Can I prune the main stem of my Euphorbia trigona (African milk tree)?


You can prune the main stem of Euphorbia trigona. You should make the trim carefully to protect yourself and the plant, and with the expectation that the plant will have a different appearance afterwards. When you make a cut to the stem, the stem will not regrow from that point or grow in the same direction.  As long as the plant is healthy, it should send out one or more shoots from a point below the cut in any direction. Euphorbia trigona may send out a burst of branches from the area of the cut that gives the plant a fuller top or it may grow just one or two new branches.

Make sure that your plant is in a healthy condition and getting the best care before you cut for best results. Spring and early summer are the best time to prune a vigorous plant. Pruning at a period of strong growth gives the Euphorbia the best chance to recover from the stress easily. Be careful not to remove too many branches at one time because that could shock the plant. As a general rule, no more than 1/3 of the plant should be removed during  pruning. Here is the procedure to follow.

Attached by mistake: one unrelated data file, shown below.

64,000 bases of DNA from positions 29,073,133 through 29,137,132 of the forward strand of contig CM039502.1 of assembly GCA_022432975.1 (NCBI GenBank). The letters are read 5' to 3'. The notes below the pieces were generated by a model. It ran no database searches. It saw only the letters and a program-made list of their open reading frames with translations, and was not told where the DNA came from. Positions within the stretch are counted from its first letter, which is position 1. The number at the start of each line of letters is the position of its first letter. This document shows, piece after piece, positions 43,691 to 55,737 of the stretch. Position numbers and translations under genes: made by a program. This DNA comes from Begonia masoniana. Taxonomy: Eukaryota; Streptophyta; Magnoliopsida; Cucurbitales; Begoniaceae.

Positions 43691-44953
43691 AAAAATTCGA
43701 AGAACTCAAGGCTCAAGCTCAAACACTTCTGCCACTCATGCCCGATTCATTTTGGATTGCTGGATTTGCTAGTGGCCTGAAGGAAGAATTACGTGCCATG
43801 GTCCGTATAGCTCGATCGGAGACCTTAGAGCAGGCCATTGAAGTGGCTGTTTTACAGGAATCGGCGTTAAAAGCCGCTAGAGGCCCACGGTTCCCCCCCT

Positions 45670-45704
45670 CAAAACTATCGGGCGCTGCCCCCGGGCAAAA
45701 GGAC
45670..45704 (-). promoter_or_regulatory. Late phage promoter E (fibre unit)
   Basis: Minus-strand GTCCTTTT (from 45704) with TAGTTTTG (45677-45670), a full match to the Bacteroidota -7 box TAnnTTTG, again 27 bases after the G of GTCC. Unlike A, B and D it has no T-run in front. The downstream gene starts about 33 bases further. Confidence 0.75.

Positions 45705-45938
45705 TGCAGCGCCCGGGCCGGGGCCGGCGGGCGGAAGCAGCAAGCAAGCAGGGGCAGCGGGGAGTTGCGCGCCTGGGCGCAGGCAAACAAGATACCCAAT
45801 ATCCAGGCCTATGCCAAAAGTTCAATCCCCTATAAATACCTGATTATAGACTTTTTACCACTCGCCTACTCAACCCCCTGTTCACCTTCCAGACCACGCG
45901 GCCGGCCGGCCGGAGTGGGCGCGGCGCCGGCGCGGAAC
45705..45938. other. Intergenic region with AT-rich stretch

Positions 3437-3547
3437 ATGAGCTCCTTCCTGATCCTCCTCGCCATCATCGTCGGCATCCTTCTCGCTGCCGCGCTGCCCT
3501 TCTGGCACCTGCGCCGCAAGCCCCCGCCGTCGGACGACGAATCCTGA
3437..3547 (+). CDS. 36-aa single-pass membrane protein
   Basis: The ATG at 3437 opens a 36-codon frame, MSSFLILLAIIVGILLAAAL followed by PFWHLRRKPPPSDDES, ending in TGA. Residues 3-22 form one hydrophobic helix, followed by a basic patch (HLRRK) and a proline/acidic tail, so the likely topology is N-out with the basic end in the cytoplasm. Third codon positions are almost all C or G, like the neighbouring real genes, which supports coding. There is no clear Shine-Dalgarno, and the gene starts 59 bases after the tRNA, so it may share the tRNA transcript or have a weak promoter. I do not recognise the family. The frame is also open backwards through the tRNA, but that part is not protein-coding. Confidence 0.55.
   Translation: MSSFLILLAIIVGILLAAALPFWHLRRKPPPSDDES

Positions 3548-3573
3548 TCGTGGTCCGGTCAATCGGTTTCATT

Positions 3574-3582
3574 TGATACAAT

• Protect your eyes, skin and clothes from the white latex-like sap. This sap can cause skin and eye irritation which can sometimes be severe. It will also stain your clothes and become black when it dries. Also, because of this sap, these plants are not good for composting. Be aware that the latex can also stain your pruners.
  • Remove any dead, damaged or diseased branches. This will both tidy up the plant and promote new growth.
  • Determine the shape and height you would like for your plant. Then use pruners to cut off the stem to the desired height.
  • After each cut, spray the cut on the remaining plant with water. That will help to reduce the flow of sap. Once you are done, protect this wound from getting wet to discourage infection.
  • Carefully throw out the parts of the plant you removed or use them for propagation.(See How do I Propagate Euphorbia trigona?)

Take your time. After pruning, your plant will need some time to recover so give it the best possible care and don't subject it to other changes in routine or location.

Courtesy of NYBG Plant Information Service


  • Last Updated Jul 05, 2024
  • Views 33
  • Answered By Leslie Coleman

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